Mar 122013

2013 is a time to reflect on the learnings of the last 3 years. We continued the research started in 2010 into public education in the United States. At the time of the last blog entry we were waist high in data and data sets, reviewing results from state standardized tests across the country and other sources. Unfortunately the findings were shocking. The data told an obvious story of generations of children that would be left behind and relegated to a lower income existence of dependence and vulnerability. The most surprising finding from this deep dive into data was how obvious it was that many K- 12 public education systems were systematically failing the majority of lower income children. This silent and well known fact within education was unspoken in many circles, taken for granted as if silently stating “that’s just the way it is.”

Data, comes to the analyst in computer files filled with columns of numbers. The numbers have to be interpreted by the analyst or researchers. We review those numbers and with our experience and knowledge give some assessment and insight into what the numbers mean and often we recommend changes to make the numbers better. This process of analysis, can be done far from any school, without the face to face communication with any teacher or the insight one gets about a school’s capacity to teach from watching the lunch program or the the interaction of the children. But I realized that to really study public education you have to get beyond the numbers and into the schools, districts and organizations that are part of the public educational industrial complex.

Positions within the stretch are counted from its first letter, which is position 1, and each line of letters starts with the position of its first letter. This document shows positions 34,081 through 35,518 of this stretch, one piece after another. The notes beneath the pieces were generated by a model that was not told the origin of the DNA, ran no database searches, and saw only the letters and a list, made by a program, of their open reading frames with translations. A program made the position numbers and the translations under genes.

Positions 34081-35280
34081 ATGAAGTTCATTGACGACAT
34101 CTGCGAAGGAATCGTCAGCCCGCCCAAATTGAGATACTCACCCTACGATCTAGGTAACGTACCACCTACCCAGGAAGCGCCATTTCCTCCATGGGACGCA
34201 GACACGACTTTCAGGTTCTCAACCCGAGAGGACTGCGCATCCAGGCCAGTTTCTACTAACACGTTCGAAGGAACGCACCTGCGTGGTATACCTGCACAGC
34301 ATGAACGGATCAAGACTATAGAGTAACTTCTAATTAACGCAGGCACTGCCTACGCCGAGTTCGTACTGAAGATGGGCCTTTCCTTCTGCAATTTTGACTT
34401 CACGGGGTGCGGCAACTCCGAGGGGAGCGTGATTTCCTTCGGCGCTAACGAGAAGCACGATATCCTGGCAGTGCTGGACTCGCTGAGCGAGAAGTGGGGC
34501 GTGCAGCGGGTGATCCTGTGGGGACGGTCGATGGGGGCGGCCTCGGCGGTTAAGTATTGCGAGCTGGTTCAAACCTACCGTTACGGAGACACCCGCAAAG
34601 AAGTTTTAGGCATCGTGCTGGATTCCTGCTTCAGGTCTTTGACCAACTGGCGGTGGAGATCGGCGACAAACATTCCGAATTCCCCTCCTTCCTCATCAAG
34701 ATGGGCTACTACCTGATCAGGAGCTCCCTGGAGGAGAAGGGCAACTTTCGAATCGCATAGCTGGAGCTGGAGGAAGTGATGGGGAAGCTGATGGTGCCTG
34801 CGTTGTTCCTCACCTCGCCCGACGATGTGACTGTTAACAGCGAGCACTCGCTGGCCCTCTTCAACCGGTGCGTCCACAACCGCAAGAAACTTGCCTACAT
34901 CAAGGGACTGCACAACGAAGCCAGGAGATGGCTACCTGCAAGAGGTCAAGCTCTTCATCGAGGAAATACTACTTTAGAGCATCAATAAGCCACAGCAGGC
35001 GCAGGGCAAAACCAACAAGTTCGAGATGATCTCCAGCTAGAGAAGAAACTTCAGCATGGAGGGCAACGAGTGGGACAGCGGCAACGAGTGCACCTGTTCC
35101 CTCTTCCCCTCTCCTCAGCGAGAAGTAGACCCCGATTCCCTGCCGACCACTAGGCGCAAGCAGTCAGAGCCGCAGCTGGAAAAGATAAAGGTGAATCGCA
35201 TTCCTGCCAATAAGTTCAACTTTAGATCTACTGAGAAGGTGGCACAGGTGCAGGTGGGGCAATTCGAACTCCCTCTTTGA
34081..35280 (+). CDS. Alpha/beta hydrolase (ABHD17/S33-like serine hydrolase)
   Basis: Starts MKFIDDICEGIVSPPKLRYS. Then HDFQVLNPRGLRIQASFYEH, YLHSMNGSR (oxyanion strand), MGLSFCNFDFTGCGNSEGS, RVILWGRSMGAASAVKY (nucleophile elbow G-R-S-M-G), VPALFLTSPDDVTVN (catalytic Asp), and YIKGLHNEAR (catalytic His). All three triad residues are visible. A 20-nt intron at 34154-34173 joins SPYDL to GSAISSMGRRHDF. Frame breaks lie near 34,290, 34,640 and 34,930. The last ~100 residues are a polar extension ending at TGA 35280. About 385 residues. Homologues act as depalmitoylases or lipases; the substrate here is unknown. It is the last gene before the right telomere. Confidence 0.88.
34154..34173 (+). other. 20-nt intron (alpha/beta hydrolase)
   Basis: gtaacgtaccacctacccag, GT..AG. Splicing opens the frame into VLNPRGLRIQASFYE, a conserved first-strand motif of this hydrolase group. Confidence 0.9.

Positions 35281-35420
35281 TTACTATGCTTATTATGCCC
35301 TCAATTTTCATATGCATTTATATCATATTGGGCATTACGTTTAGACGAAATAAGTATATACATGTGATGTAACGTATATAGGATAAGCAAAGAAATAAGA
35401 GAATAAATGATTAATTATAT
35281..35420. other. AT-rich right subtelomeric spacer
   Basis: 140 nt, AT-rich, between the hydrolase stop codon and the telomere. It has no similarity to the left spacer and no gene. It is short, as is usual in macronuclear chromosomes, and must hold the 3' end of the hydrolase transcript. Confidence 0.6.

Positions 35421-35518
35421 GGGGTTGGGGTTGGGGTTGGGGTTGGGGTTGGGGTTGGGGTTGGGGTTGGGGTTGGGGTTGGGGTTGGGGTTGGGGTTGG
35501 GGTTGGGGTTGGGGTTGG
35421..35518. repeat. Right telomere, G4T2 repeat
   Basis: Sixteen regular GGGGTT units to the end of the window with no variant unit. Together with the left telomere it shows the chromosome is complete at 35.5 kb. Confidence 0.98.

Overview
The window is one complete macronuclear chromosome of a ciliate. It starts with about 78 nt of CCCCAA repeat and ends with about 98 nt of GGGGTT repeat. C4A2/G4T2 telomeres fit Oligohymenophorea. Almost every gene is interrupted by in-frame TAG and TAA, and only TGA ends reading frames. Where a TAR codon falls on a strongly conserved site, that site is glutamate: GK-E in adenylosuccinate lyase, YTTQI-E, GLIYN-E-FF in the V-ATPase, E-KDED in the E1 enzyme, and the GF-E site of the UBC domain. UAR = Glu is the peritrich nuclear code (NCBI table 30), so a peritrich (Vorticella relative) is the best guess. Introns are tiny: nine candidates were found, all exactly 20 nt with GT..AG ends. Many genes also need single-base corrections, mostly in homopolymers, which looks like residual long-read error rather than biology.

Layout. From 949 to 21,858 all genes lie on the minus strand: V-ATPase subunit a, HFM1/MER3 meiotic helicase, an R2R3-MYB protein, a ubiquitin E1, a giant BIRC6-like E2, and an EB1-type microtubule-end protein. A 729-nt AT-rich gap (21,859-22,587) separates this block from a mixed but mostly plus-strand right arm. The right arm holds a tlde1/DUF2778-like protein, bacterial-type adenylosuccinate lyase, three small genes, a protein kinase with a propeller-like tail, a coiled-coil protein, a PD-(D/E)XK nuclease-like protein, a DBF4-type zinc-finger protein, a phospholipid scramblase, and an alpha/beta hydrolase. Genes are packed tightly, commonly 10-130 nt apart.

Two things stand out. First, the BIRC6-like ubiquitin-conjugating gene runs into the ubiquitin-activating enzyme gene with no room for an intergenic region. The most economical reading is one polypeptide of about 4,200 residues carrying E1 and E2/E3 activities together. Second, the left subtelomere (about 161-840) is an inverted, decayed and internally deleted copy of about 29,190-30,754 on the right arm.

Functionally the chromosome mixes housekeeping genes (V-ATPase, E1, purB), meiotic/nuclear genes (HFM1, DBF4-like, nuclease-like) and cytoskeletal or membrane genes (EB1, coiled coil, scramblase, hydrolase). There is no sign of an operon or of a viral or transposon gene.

To that end we have:

  • worked as a Trustee with a charter school that was about to be closed for poor performance and that has turned around to become a top performing school
  • submitted a charter school application that was reviewed but not approved
  • launched a new and innovative tool for teachers, school adminsitrators and districts used by many states in 2012 that provides student feedback on their classroom experience
  • become a member of an Advisory Board for the State Board of Education
  • initiated talks with district leaders to help in the turn around of failing schools
  • traversed the college application and acceptance process for my daughter

These efforts, in the day to day work of transforming education go well beyond the numbers to provide real insight into the massive challenges that confront the nation.  Still an outsider to the field of education, I consider this exploration – research – with the objective to first understand the field as much as possible and then to find ways to bring about step wise change.

At many times during this journey, what was most discouraging is the realization that the current system is so broken, so massive, so entrenched, so resistant to change – that the US may be doomed to become a second rate power with a high price but low skill work force.  To  snap back from this gloomy outlook one must recognize that the resilience of the American People, if mobilized to action, is probably the greatest force for change.  We will write more about findings in the coming months and discuss what we have found that seems to be working and provide recommendations for step wise change.